Microsoft has adjusted its app payout date for Windows Phone 7 developers, and is offering new and tweaked app reporting and submission tools.
Microsoft is adjusting its schedule of payouts to Windows
Phone 7 developers, offering a way to track app performance on its mobile
Marketplace, and streamlining developer registration and submissions.
This could be a response to developer complaints percolating
through the blogosphere over the past few weeks. Many of those developers
harped about Windows Phone 7's apparent inability to report how many times
users have downloaded a particular app.
"Currently I have no idea how many copies of GoVoice are
sold nor did I receive a single paycheck," Nicholas Yu, creator of the GoVoice
in a Nov. 22 posting on his blog
. "Implementing Push is a very risky thing
for me because I need to justify that the expenses will cover the maintenance
cost of a Push server."
Starting Dec. 9, Microsoft is apparently offering a "Report"
links through Windows Phone 7's app-submission platform, App Hub
, that will offer current download
and transaction reporting information for apps and games.
There are two types of report: Download Reports, which offer
a graphical view of daily and cumulative downloads, among other data; and
Payout Reports, with payout data for all Marketplace applications.
"These reporting features include the ability for you to
create custom views and apply filters," reads a Dec. 9 posting by Todd Brix on The
Windows Phone Developer Blog
, "providing the flexibility to see app
performance data the way you want to help make app development and business
decisions. Reports can be filtered by dae, country and application."
developers had complained about Windows Phone 7's payout schedule for apps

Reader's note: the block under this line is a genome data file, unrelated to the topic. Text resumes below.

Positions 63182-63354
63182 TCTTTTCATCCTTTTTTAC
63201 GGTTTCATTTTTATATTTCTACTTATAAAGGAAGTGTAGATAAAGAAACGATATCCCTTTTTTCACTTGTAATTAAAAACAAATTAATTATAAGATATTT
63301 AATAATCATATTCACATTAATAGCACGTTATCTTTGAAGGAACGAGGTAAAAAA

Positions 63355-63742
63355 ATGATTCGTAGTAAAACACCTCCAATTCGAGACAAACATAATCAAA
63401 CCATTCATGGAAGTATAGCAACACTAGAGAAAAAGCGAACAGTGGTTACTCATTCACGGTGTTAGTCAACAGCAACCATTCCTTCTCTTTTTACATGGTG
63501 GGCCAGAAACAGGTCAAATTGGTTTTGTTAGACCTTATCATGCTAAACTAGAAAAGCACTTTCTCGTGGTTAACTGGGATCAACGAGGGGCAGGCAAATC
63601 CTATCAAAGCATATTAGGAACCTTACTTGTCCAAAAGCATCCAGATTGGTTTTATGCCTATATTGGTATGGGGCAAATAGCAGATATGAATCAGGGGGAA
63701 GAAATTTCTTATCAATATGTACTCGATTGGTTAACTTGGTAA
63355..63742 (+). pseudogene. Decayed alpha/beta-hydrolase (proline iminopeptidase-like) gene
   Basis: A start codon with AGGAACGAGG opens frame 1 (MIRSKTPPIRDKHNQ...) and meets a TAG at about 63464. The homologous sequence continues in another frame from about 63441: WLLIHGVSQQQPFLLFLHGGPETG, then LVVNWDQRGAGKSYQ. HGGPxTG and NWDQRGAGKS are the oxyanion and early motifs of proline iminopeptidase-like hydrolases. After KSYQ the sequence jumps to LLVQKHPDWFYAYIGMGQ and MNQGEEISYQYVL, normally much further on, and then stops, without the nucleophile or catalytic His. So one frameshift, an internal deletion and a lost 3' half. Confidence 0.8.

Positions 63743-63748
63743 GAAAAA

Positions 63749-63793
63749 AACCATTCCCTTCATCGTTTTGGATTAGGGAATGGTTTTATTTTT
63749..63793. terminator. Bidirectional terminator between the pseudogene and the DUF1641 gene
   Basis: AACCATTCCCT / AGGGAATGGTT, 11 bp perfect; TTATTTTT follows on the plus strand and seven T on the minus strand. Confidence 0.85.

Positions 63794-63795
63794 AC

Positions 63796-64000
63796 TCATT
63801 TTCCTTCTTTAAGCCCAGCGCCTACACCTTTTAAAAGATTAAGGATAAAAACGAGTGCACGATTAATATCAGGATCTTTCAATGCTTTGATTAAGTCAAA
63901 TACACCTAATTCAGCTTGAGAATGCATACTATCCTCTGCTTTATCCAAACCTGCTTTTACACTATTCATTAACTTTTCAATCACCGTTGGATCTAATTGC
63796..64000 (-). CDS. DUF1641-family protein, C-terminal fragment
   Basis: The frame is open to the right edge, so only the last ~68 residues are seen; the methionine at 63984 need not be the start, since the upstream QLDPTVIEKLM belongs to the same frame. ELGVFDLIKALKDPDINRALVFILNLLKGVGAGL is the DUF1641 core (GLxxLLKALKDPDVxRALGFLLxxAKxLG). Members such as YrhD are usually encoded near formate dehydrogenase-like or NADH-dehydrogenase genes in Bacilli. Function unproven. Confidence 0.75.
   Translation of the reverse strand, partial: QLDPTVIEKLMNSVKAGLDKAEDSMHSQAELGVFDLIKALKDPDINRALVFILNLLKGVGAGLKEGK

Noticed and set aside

originally scheduled to begin February 2011. Microsoft had previously been
adamant about that timetable, but now seems to be changing its tune.
"Back in October I shared that developer payouts for app and
game sales would begin in February," Brix wrote in his Dec. 9 posting. "We are
pleased to now announce that the first payouts for Windows Phone 7 sales will
be made in the fourth week of January 2011."
Those payouts will include "payment on all sales of Windows
Phone 7 apps and games that occurred after the phones became available in
October 2010 through the end of December 2010."
After January 2011, Microsoft will process developer payouts
on a monthly basis, for both Windows Phone 6.x and Windows Phone 7 apps.
Other Dec. 9 releases include a number of claimed fixes to
the app registration and submission process. Developers from certain countries
"were reporting issues with postal code rules that were not applicable to their
locale," according to Brix. "We re-structured these rules to accommodate
developers from these regions and they are now able to register successfully."
When it comes to re-submitting applications, he added, "the
steps were unclear to many developers and resulted in the erroneous impression
that the submission process was completed, when it was not." That issue has now
been fixed, apparently, with a revised workflow featuring an App Hub UI "with a
concise five-step process."
Microsoft has also updated its Microsoft Advertising SDK for
Windows Phone 7, allowing ad-enabled mobile games that use XNA Framework.
Microsoft wants to build a robust app ecosystem to compete
with similar offerings from Apple and Google. In order to increase the Windows
Phone 7 platform's appeal, Microsoft now allows third-party developers to
create Windows Phone 7 apps using Visual Basic, having released its new Visual
Basic for Windows
Phone Developer Tools-RTW
"This release doubles the developer audience for Windows
Phone, by enabling Visual Basic developers to create applications for Windows
Phone, as well as C#," reads a Nov. 29 posting on Microsoft's Visual Basic Team
blog. Unlike September's Visual Basic CTP for Windows Phone Developer Tools,
"the RTW release provides -Go Live' support, which allows Visual Basic
developers to submit their applications to the Windows Phone Marketplace."
Microsoft also hopes that Windows Phone 7's unique user
interface, which aggregates Web content and applications into a series of
subject-specific Hubs, will attract consumers who would otherwise gravitate
toward a rival phone. Although Windows Phone 7 devices were released on the
U.S. market in early November, company executives have been reluctant to share
any early sales data.